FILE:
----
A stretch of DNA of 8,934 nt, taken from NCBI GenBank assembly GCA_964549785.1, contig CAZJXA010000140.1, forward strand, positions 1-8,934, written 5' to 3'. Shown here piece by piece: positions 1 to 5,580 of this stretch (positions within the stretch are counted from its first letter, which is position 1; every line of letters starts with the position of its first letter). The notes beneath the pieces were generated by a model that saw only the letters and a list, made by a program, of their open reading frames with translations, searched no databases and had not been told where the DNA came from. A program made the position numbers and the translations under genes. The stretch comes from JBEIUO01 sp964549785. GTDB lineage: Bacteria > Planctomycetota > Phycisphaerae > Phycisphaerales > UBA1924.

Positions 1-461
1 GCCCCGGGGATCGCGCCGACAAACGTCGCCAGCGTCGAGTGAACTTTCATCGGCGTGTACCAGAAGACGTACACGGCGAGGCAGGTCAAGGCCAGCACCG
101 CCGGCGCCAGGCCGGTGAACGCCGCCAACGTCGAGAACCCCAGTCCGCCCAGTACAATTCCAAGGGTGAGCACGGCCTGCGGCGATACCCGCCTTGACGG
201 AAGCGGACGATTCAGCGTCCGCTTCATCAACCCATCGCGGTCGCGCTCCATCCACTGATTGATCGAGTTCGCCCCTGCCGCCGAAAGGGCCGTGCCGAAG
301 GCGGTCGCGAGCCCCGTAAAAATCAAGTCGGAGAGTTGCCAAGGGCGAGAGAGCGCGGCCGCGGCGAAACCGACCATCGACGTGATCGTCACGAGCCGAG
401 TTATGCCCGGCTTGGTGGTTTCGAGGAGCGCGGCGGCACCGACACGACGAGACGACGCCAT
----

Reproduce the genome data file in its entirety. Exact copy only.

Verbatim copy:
A stretch of DNA of 8,934 nt, taken from NCBI GenBank assembly GCA_964549785.1, contig CAZJXA010000140.1, forward strand, positions 1-8,934, written 5' to 3'. Shown here piece by piece: positions 1 to 5,580 of this stretch (positions within the stretch are counted from its first letter, which is position 1; every line of letters starts with the position of its first letter). The notes beneath the pieces were generated by a model that saw only the letters and a list, made by a program, of their open reading frames with translations, searched no databases and had not been told where the DNA came from. A program made the position numbers and the translations under genes. The stretch comes from JBEIUO01 sp964549785. GTDB lineage: Bacteria > Planctomycetota > Phycisphaerae > Phycisphaerales > UBA1924.

Positions 1-461
1 GCCCCGGGGATCGCGCCGACAAACGTCGCCAGCGTCGAGTGAACTTTCATCGGCGTGTACCAGAAGACGTACACGGCGAGGCAGGTCAAGGCCAGCACCG
101 CCGGCGCCAGGCCGGTGAACGCCGCCAACGTCGAGAACCCCAGTCCGCCCAGTACAATTCCAAGGGTGAGCACGGCCTGCGGCGATACCCGCCTTGACGG
201 AAGCGGACGATTCAGCGTCCGCTTCATCAACCCATCGCGGTCGCGCTCCATCCACTGATTGATCGAGTTCGCCCCTGCCGCCGAAAGGGCCGTGCCGAAG
301 GCGGTCGCGAGCCCCGTAAAAATCAAGTCGGAGAGTTGCCAAGGGCGAGAGAGCGCGGCCGCGGCGAAACCGACCATCGACGTGATCGTCACGAGCCGAG
401 TTATGCCCGGCTTGGTGGTTTCGAGGAGCGCGGCGGCACCGACACGACGAGACGACGCCAT